From the report:

Bowlsby was in Phoenix the past few days as the Big 12 and Pac 12 meetings overlapped. Bowlsby has a strong relationship with Pac 12 commissioner Larry Scott. Bowlsby was on the search committee that discovered Scott, with the aid of search firm executive Jed Hughes who has handled both searches for the Big 12 and Pac 12 commissioner's jobs. Hughes was at a different firm for the Pac 12 search firm than he is for the Big 12 search.

Bowlsby has been highly respected by his Pac 12 colleagues, and sources said he had a strong endorsement from Scott.

Katz goes on to say that Bowlsby would immediately be held in such high regard as Pac-12 commissioner Larry Scott, Big Ten commissioner Jim Delany and SEC commissioner Mike Slive -- all of whom are highly regarded and wield plenty of power in college football. For the Big 12, it would be a huge shift -- just a short time ago, the conference nearly fell apart and has been battling to stay together ever since.

Later, Bryan Fischer reported Bowlsby had accepted the offer and will be officially name the Big 12 commissioner on Friday.

After a thorough and successful search, the Big 12 can pat itself on the back. From all indications, Bowlsby is a star, and should push the conference he presides over going forward.

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Oklahoma Announces Six-Year Big 12 Reform, Chuck Neinas As Interim Commish

At a Thursday night press conference, University of Oklahoma president David Boren ran through a series of reforms meant to keep the Big 12 conference intact. The most important: the conference has a six-year media rights agreement. Under such a deal, if a school leaves, the conference will retain that school's Tier 1 and Tier 2 media rights until the end of the six-year period.

(That means the Big 12 would continue to get the national or regional television money for the school's football and basketball games. This still would allow the Texas Longhorns to keep the Longhorn Network.)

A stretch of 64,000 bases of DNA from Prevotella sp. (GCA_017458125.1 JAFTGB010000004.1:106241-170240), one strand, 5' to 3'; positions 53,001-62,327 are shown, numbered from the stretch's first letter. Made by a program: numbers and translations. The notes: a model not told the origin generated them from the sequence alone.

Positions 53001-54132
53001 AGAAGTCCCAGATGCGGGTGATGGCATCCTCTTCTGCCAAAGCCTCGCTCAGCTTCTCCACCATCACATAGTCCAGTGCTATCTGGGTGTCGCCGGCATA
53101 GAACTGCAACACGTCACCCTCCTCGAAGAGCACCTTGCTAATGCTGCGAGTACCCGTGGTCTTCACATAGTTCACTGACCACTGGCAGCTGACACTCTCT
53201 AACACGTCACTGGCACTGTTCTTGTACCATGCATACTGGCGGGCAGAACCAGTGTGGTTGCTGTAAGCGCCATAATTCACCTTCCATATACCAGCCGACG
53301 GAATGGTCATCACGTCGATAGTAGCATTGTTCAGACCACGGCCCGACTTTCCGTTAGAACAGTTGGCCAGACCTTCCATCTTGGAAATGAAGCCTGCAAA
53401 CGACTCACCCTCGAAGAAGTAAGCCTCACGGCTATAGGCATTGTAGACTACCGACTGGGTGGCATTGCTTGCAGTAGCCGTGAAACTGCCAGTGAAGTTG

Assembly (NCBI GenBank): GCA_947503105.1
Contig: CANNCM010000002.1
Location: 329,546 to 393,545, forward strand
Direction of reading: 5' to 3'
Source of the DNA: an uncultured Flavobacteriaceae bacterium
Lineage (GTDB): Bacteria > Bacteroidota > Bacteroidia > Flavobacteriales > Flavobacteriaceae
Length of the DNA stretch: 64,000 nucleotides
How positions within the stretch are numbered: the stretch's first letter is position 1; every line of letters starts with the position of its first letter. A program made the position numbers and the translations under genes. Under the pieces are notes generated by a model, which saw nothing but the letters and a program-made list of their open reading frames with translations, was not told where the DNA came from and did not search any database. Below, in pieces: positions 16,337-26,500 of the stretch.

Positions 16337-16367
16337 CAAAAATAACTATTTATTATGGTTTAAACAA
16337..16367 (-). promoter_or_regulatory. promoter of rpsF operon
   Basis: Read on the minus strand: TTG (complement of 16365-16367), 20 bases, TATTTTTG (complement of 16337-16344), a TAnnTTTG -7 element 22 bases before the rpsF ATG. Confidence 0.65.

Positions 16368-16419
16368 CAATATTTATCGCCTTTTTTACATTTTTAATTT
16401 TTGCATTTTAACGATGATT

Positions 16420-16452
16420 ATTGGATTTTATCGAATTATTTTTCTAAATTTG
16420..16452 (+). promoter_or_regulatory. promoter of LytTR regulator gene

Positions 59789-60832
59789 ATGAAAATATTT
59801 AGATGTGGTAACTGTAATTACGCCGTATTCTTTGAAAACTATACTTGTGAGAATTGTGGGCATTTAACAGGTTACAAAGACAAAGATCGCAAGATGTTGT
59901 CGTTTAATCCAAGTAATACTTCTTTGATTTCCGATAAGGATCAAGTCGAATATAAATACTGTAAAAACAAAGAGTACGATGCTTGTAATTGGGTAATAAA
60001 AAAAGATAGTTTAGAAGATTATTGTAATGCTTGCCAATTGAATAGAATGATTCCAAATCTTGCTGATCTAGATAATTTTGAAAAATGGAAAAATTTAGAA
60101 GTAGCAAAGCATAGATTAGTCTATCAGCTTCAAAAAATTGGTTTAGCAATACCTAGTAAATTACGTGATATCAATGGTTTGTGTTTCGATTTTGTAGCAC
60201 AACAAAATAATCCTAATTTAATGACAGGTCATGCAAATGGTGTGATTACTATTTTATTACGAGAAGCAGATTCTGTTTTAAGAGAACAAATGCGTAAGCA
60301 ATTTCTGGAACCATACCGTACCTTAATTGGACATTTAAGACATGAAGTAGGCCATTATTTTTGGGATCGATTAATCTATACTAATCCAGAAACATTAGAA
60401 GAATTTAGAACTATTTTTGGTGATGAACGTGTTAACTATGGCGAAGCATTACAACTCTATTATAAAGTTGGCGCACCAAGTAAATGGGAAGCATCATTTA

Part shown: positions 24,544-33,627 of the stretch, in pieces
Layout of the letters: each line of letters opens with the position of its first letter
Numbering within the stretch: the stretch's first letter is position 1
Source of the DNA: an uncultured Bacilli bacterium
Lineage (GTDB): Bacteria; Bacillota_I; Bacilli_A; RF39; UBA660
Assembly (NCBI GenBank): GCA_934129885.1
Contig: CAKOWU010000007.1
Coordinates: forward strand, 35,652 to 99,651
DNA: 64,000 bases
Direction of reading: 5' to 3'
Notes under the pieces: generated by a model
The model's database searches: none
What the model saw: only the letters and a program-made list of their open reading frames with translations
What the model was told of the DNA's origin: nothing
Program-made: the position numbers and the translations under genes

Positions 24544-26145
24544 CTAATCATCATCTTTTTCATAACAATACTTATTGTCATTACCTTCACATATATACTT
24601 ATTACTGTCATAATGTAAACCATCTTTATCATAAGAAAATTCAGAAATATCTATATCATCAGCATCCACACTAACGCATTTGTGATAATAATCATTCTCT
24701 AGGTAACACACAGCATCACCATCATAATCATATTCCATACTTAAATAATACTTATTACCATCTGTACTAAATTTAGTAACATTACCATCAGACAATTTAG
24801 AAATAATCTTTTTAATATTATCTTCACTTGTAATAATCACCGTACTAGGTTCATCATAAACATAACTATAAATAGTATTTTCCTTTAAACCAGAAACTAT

Boren also announced the Big 12 is looking to expand, "reactivating" its expansion committee. He pointed out Oklahoma gets to remain in a "geographically contiguous" conference that will be better for students and the families of athletes. His bit on a healthy heartland conference being good for America ... that might sound corny and like the kind of thing school presidents say when it concerns the interests of their own schools, but I totally agree with him.

Oh, and that Chuck Neinas will be the new interim commissioner. Boren endeavored to compliment outgoing commissioner Dan Beebe ("decent human being") and noted Neinas recommended "over half of the sitting athletic directors" in the Big 12.

That six-year agreement is significant, because if Texas and Oklahoma actually are happy with the media money coming into the conference, the entire house of cards could actually stand. As Stewart Mandel pointed out, it's "more ironclad than an exit fee." Oklahoma might not actually be happy at all, and could still just be putting the best face on its current situation. That's fine.

For more, stop by Oklahoma Sooners blog Crimson And Cream Machine and Texas Longhorns blog Burnt Orange Nation.